Equipment Type

Bertha Dismantled & Reveals More Damage Than Expected

Bertha, the tunnel-boring machine for the Alaskan Way Viaduct replacement project in Seattle, has been dismantled and has revealed more damage than was expected.

May 26, 2015

Bertha, the tunnel-boring machine for the Alaskan Way Viaduct replacement project in Seattle, has been dismantled and has revealed more damage than was expected.
 
Grit made its way into the rubber bearing seals, steel casings around the seals broke apart and pinion gears and the teeth that spin the drill were cracked. Tunneling at the $1.35 billion project was to restart in August, but that looks unlikely now, reports Western Washington's King TV.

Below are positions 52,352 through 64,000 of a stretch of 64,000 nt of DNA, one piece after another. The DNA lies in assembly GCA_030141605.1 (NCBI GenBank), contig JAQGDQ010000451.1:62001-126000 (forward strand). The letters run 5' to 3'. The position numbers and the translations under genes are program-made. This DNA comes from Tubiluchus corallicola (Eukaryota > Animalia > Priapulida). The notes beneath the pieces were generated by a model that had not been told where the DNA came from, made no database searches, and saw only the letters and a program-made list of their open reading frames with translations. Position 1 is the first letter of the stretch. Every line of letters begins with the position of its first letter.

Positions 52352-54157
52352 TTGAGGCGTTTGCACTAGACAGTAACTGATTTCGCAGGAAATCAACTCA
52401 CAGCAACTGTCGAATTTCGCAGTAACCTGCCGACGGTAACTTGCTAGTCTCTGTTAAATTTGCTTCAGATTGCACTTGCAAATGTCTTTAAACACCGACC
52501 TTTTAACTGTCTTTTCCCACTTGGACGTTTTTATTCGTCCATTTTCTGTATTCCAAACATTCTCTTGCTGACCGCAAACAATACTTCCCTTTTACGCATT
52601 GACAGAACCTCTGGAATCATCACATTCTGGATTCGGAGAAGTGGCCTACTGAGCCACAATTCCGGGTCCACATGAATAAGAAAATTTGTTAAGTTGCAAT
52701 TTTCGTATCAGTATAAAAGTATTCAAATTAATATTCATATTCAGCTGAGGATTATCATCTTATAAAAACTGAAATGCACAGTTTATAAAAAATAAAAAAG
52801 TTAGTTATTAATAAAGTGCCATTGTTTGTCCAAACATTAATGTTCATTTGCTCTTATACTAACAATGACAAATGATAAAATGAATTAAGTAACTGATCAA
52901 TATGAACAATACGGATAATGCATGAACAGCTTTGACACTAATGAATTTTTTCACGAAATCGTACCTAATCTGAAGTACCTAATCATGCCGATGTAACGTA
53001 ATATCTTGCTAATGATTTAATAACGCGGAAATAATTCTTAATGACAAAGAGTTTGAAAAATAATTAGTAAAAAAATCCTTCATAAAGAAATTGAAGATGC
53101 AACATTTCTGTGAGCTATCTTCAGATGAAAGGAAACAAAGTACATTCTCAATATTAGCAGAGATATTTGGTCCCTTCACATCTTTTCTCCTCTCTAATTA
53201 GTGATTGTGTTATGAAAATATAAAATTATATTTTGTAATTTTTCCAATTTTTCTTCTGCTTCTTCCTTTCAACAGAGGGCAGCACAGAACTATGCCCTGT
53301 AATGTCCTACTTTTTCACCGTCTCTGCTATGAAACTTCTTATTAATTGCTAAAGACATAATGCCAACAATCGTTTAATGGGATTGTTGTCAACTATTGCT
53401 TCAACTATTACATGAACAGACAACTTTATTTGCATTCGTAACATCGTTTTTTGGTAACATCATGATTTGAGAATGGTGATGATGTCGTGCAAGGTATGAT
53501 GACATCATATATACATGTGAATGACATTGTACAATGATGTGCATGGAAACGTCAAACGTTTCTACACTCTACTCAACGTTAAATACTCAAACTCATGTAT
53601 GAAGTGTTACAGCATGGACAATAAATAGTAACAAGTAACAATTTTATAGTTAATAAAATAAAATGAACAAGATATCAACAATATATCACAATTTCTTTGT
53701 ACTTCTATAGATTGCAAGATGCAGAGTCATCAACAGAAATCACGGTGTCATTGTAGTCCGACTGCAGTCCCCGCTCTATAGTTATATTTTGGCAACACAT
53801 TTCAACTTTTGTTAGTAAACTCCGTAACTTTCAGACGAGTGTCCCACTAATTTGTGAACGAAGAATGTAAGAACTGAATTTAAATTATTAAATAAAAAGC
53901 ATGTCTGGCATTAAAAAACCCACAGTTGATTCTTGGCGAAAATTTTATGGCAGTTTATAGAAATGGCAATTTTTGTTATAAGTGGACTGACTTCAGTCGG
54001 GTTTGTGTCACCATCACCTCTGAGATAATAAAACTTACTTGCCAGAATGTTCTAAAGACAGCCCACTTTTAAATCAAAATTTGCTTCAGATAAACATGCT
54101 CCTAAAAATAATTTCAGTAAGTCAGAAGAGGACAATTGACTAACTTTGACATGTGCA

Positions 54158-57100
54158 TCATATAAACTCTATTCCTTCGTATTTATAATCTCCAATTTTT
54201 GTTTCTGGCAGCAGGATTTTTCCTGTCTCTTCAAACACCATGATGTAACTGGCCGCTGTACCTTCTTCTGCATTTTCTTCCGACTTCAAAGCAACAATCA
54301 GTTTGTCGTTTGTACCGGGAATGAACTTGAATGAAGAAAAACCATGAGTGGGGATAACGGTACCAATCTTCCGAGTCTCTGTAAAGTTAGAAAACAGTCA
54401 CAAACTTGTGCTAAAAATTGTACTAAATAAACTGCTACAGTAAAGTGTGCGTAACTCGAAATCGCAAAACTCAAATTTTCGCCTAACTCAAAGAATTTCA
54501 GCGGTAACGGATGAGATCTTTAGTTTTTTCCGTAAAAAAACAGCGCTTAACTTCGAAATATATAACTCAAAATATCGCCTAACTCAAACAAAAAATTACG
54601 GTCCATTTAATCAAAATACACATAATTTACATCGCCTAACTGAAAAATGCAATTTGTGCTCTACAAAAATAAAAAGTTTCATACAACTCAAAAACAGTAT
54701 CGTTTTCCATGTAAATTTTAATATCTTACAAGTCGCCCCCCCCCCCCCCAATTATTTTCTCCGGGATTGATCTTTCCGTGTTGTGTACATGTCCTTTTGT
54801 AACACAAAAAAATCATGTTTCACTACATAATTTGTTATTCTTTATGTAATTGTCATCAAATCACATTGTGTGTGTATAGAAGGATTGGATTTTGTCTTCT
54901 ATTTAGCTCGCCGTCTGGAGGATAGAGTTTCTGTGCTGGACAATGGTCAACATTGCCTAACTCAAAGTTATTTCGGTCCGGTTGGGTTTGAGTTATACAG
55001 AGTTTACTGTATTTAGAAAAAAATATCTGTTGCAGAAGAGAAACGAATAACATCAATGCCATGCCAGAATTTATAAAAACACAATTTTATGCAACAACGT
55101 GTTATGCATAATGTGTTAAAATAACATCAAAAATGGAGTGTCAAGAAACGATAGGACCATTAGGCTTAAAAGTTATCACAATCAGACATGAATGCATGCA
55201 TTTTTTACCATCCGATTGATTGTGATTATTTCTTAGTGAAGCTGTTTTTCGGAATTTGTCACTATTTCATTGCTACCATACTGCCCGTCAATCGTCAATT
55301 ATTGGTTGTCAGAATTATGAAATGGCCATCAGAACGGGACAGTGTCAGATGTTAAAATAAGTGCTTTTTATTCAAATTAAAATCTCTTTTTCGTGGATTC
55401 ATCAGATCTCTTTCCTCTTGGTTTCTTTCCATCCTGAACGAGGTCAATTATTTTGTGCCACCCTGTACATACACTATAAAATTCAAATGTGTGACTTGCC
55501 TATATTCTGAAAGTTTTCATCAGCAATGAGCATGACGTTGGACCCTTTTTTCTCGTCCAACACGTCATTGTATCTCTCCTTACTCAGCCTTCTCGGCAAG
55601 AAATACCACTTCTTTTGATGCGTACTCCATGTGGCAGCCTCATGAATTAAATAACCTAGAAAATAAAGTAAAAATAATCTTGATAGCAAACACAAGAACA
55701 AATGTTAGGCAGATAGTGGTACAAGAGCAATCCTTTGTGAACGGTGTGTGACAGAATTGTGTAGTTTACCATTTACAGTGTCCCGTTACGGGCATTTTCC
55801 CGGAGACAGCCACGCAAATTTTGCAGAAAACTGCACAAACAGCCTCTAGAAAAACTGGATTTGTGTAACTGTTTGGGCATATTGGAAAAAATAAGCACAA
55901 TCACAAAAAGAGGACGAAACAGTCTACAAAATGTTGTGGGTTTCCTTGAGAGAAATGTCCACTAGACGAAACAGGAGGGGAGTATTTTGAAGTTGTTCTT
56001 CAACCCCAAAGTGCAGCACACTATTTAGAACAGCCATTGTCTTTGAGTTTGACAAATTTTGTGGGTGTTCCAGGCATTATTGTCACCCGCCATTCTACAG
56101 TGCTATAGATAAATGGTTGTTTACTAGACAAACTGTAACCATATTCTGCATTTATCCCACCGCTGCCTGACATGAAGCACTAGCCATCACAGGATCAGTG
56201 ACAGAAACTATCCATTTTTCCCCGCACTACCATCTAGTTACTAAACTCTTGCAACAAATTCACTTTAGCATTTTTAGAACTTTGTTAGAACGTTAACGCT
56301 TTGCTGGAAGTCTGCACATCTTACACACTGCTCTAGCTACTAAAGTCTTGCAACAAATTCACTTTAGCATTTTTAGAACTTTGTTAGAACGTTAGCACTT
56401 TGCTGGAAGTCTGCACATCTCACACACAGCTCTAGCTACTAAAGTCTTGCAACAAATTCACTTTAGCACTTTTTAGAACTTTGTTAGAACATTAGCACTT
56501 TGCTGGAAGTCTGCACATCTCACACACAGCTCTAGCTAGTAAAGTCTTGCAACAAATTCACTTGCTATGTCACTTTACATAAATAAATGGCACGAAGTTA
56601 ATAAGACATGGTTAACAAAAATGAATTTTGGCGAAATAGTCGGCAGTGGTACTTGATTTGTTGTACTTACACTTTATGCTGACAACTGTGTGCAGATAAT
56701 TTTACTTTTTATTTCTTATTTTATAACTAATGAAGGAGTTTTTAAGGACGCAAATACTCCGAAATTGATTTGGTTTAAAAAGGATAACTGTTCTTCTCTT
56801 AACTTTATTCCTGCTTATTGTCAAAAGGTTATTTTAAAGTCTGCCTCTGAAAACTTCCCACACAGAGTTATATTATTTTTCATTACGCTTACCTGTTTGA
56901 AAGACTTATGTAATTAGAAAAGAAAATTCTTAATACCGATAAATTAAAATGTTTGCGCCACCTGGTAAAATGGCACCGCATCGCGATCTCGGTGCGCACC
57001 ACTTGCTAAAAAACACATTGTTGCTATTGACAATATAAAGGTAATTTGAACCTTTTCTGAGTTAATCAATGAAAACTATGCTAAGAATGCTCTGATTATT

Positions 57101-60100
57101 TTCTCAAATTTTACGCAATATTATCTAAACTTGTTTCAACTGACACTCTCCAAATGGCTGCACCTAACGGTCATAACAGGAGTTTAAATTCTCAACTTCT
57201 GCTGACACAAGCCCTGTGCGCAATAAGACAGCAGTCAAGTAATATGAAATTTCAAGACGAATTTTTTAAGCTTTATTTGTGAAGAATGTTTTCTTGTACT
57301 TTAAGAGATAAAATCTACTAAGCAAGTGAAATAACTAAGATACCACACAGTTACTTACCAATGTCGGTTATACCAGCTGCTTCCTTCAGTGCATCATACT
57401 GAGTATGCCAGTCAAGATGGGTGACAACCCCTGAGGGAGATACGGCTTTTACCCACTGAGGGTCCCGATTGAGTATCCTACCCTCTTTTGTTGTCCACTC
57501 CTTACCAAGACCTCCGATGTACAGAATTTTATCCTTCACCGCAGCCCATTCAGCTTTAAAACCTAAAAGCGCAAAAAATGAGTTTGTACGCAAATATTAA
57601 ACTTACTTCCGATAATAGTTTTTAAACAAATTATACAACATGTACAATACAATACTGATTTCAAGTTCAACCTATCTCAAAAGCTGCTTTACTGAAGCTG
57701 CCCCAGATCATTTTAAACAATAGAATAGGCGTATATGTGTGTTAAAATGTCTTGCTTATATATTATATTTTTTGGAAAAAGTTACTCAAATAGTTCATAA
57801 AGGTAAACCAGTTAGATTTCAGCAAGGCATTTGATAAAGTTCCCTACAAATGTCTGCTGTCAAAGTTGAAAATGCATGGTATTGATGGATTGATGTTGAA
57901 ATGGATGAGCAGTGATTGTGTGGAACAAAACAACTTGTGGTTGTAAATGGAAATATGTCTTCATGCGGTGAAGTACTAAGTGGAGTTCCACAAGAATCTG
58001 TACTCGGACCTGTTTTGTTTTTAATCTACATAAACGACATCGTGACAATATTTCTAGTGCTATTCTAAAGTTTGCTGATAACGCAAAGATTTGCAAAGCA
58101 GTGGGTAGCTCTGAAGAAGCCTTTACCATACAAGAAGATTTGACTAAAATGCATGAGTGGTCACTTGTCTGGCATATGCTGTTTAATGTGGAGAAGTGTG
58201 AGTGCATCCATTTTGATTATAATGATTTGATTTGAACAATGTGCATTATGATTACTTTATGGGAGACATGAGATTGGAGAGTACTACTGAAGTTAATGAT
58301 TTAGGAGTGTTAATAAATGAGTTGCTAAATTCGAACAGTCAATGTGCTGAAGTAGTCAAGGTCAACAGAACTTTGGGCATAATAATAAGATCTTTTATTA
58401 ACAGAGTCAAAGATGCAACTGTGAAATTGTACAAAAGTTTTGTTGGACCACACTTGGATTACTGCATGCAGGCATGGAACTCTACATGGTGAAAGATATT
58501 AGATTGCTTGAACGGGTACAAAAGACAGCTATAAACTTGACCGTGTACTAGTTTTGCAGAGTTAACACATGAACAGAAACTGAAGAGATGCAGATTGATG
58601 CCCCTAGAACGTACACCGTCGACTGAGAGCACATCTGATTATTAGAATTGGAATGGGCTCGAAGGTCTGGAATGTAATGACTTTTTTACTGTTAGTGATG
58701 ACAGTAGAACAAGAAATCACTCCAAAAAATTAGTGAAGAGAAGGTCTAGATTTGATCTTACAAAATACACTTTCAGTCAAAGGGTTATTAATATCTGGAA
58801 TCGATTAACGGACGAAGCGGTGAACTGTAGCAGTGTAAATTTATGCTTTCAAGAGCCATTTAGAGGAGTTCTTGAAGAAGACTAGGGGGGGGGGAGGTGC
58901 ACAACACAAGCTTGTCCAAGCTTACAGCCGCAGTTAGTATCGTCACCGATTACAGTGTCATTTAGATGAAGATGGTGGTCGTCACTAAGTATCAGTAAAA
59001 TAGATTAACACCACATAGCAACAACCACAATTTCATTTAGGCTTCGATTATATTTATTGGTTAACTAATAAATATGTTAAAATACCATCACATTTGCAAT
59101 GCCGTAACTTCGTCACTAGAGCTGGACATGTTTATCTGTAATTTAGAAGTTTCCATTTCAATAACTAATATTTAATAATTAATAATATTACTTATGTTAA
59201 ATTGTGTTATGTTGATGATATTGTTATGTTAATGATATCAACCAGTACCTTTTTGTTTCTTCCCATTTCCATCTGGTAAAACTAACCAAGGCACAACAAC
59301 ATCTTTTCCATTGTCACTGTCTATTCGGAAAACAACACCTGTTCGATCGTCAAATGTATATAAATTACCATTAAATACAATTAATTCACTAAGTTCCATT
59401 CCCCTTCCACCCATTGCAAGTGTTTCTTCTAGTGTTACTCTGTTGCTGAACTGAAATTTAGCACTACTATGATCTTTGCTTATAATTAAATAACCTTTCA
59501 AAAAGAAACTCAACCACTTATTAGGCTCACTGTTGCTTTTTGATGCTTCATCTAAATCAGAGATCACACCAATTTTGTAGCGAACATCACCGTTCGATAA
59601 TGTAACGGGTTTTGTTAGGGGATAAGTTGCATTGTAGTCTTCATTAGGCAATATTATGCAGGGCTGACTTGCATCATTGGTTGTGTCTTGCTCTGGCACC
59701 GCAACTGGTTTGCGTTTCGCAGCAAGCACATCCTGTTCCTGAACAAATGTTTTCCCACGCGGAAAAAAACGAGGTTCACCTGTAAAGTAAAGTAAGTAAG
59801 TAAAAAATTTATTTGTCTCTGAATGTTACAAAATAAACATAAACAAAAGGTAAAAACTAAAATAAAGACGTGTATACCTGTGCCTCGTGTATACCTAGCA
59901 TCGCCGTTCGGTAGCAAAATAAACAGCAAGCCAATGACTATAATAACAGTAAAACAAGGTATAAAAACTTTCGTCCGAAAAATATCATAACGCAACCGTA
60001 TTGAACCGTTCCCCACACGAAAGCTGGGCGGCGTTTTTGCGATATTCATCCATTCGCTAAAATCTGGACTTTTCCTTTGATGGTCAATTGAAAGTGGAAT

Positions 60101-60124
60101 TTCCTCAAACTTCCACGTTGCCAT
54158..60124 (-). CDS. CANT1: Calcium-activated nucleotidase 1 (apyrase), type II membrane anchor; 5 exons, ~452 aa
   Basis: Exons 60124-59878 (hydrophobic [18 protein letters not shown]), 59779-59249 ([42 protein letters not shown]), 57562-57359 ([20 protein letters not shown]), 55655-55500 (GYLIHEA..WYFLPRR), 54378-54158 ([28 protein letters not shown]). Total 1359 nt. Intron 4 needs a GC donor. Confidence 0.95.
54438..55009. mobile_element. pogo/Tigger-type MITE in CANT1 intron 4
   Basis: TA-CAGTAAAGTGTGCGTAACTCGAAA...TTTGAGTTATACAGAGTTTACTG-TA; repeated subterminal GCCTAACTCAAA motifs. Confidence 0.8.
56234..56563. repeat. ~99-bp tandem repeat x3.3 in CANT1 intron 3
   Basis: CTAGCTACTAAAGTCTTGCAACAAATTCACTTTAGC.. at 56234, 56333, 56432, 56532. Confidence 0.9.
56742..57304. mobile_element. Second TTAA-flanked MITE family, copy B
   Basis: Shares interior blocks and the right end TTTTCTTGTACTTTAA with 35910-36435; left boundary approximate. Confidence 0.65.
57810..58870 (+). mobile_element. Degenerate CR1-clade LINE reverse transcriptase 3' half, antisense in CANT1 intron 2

"Damage to the machine was more extensive in some areas than anticipated and some minor damage occurred during disassembly, Washington Department of Transportation spokesperson Laura Newborn said in a statement.
 
For example, the outer seals and the steel retainers that hold them in place were destroyed. There was also damage to the cutter drive motor pinions and the main bearing bull gear."
 
The tunnel, which will run about two miles under the city, is designed to replace the State Route 99 Alaskan Way viaduct, damaged in a 2001 earthquake. The $2 billion project is two years behind schedule, and transportation officials still do not have a clear date for when Bertha will resume tunneling or when the project would be complete.

 

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